Monday, February 24, 2014

Good Art—Miserable Heart?

Maybe you’ve noticed…the “greats” of just about any art form, be it music, or literature, or painting, or sculpture, just to list a few, tend to be tortured souls. We authors sometimes joke about how the copious consumption of alcohol or other addictive beverages is a given within the writing community, but beneath the laughter there’s an unease that the shades of truth bring.

While I’m no “great” in either writing or art, the older I get, the more I find the compulsion to make things an inextricable part of who I am. In my 20’s, I had a job in the animation field, and so I drew 8+ hours a day, which left me comfortably managing the less-creative facets of life in my off hours. Then I moved into a phase of life that was a blur of pregnancy and toddler-chasing, punctuated by a yearly stint in decorating the entirety of a church campus for Vacation Bible School. During these years, the creative beast made few demands…went into hibernation, so to speak, probably because I knew I was pursuing something worthy (the molding of my children) with the bulk of my time. There was never a question as to the meaningfulness behind my daily pursuits, even when spit up and diapers and tiny missing socks characterized my waking hours.

Well, now I’m seeing my 40’s loom large on the horizon, and I’ve traded drawing for writing as my primary
means of creative expression, and while I love writing, I’m also pretty sure my neurosis has peaked. (Well barring the stretch of life from about age 14 to 17 where I was certifiably delusional in grieving the loss of my father and trying to navigate the teen years as a co-dependent, witchcraft-dabbling sociopath. My college years improved slightly in that I dropped the witchcraft and the delusions…but that’s another story of broken relationships for another day.) I’m beginning to understand, to empathize, with the tortured personalities of the arts, as much as I wish I wouldn’t.

If I’m being honest, however, there’s a part of me that knows neurosis feeds passion, and passion makes for better stories, and that’s the part of me that’s a little bit afraid to get well. To be too “normal” to make anything compelling.

But there’s a point at which emotional baggage becomes too much to bear. A point where the lows become unfair to the family that has to carry on, even if the sufferer in their midst can’t function. A point where the interior monologue that plays in times of silence becomes frightening.

I’m at that point.

Vacillating between manic periods of crazy-productivity (this is the part I’m loathe to lose) and emotional weight so unmanageable that I literally have trouble moving is no way to live, and so I’m finally doing something about it. I hope.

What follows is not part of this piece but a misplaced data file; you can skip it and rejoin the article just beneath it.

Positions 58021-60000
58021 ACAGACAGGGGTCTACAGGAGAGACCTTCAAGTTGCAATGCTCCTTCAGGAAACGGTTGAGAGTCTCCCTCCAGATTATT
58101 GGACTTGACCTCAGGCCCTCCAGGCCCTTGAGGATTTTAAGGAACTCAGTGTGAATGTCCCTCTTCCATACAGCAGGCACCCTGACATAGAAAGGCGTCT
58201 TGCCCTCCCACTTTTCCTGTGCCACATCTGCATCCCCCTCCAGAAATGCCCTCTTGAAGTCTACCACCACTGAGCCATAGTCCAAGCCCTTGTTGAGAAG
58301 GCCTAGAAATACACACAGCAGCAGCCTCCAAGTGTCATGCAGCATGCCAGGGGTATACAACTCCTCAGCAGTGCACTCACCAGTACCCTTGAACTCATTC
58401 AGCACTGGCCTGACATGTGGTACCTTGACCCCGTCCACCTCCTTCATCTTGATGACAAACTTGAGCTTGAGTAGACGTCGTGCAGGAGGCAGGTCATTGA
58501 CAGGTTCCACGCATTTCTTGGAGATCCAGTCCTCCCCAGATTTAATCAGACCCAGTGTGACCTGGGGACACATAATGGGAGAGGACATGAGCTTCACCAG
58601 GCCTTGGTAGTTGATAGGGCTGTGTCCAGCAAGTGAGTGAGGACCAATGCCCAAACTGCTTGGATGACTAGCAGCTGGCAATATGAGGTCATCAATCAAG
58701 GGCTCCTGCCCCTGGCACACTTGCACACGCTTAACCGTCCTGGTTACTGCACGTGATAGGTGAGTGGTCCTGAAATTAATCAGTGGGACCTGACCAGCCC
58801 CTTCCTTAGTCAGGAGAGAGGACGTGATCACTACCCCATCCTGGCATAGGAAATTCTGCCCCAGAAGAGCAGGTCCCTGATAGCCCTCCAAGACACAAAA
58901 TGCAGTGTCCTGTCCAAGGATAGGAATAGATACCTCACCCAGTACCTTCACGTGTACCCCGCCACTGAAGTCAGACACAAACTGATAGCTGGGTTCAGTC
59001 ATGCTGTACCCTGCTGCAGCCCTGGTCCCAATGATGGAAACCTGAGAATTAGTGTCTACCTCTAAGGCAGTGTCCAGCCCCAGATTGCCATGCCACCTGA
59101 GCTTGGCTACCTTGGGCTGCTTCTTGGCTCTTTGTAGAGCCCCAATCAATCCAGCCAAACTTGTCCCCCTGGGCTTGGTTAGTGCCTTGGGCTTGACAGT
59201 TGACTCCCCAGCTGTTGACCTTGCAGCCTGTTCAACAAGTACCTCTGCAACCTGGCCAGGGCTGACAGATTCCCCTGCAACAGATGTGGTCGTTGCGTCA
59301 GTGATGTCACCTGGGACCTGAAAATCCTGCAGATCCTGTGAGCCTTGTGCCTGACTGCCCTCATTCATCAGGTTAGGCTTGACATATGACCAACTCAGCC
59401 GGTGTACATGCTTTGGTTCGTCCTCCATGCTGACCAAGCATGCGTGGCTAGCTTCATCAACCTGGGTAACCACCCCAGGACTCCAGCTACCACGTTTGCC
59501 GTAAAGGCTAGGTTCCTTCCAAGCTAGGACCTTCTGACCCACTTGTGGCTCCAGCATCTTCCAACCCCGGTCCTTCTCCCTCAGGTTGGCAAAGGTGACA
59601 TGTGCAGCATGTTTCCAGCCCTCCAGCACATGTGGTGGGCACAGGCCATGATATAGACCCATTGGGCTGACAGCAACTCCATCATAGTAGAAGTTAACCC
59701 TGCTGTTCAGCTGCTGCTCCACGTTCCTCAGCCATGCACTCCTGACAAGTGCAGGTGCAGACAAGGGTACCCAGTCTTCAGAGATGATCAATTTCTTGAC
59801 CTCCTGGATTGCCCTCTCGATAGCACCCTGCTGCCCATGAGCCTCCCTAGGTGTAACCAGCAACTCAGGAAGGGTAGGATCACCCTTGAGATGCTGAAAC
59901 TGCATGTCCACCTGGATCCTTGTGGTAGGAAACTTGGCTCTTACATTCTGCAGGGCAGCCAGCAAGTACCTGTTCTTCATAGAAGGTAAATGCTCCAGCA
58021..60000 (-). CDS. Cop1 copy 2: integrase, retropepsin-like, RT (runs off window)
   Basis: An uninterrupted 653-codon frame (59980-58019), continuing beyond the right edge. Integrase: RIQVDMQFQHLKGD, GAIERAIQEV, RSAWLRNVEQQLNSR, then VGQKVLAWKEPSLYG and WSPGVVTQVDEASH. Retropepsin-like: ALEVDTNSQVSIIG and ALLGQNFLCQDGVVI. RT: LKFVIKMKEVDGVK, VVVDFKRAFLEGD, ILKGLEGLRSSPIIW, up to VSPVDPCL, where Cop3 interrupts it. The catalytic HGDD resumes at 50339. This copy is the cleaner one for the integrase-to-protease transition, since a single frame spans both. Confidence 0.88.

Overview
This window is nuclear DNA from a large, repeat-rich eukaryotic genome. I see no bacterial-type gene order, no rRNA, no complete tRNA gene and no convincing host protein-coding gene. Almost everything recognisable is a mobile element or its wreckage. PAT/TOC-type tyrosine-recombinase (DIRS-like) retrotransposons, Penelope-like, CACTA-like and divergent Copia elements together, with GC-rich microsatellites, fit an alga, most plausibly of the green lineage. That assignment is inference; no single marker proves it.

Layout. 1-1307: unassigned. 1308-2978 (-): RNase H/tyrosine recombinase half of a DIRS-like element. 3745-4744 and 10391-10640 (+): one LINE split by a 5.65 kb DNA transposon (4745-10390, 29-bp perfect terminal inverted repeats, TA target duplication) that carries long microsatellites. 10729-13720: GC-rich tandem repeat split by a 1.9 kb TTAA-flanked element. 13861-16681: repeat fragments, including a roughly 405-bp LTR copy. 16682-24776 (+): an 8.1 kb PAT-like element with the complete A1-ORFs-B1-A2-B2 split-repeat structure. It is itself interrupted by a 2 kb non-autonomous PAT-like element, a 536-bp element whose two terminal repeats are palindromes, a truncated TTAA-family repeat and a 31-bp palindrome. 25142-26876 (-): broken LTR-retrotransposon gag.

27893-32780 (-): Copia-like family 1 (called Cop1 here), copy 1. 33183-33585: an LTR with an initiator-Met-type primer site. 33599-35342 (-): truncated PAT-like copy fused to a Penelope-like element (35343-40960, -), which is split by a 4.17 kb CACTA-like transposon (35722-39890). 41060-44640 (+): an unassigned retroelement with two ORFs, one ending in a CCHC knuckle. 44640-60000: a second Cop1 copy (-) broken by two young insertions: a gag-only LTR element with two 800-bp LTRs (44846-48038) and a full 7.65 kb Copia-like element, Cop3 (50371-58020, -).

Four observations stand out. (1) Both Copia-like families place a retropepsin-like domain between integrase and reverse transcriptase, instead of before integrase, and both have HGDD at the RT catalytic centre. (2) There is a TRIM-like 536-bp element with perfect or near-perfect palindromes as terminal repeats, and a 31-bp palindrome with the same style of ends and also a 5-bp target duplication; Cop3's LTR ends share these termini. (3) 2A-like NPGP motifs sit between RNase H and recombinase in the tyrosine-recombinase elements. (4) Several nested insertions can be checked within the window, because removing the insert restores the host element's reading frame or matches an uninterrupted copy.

So it begins with a visit to a new doctor and a round of blood work—something I have been meaning to do for a year and a half, ever since a sleep study came back with no discernible issues to justify my horrible fatigue. If this comes back with no red flags in terms of physiology, that may mean my doctor and I take the road of antidepressants.

Why am I telling you all this? Mostly to give you perspective as to where my mental state may be headed as time presses on, and to give you a sense of the likely internal struggle that will provide the backdrop to what I post here in the next few months. Partially, I hope that my struggles and the road I find out of them will provide some encouragement to others who wrestle with similar issues to mine. It is my sincere hope, that although I may never become a “great” in the fields of drawing or fantasy writing, that if I can shed the weight of lies my fatigue and misery load upon me by the shovelful, that I will become more apt for what my Maker intended me to be, and that my ears will finally be clearer to hear his plans.

I invite you to walk along side me as I navigate the twisting road of creative vs. crazy. I’m increasingly convicted as someone who belongs to God, you don’t have to be one to be the other.

Tuesday, February 18, 2014

Realm Makers Blog Voyage: Day 2

When people ask me the question, ‘Where did you get the idea to put the Realm Makers conference together?” I can’t help but chuckle a little. You see, as much as I was part of the conversations about how Christian speculative fiction enthusiasts needed a place where they could enjoy their genre without being confronted with either near-nudity, aggressive atheism, or wide-eyed, “Well isn’t that . . . interesting? What’s a nice girl like you doing writing about zombie . . . what was it? Assassins?” I definitely never saw myself as the person to create that place. After all, I’m an introvert to the point where answering the phone is a struggle if I don’t know who’s calling. I have young children, a full time job, and novels of my own to write. Why would I take on something as terrifyingly behemoth as a writers conference?